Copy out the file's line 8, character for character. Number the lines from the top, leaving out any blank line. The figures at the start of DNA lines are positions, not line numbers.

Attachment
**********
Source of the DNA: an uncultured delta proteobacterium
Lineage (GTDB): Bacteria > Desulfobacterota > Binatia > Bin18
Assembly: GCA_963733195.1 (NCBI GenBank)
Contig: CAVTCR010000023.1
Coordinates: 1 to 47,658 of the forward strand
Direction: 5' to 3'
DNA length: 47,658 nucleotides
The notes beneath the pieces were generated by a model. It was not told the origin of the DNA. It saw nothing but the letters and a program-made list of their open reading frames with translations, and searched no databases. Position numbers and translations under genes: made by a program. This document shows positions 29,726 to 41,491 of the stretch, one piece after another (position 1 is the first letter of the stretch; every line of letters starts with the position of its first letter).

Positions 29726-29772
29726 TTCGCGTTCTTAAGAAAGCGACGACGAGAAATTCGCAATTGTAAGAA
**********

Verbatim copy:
The notes beneath the pieces were generated by a model. It was not told the origin of the DNA. It saw nothing but the letters and a program-made list of their open reading frames with translations, and searched no databases. Position numbers and translations under genes: made by a program. This document shows positions 29,726 to 41,491 of the stretch, one piece after another (position 1 is the first letter of the stretch; every line of letters starts with the position of its first letter).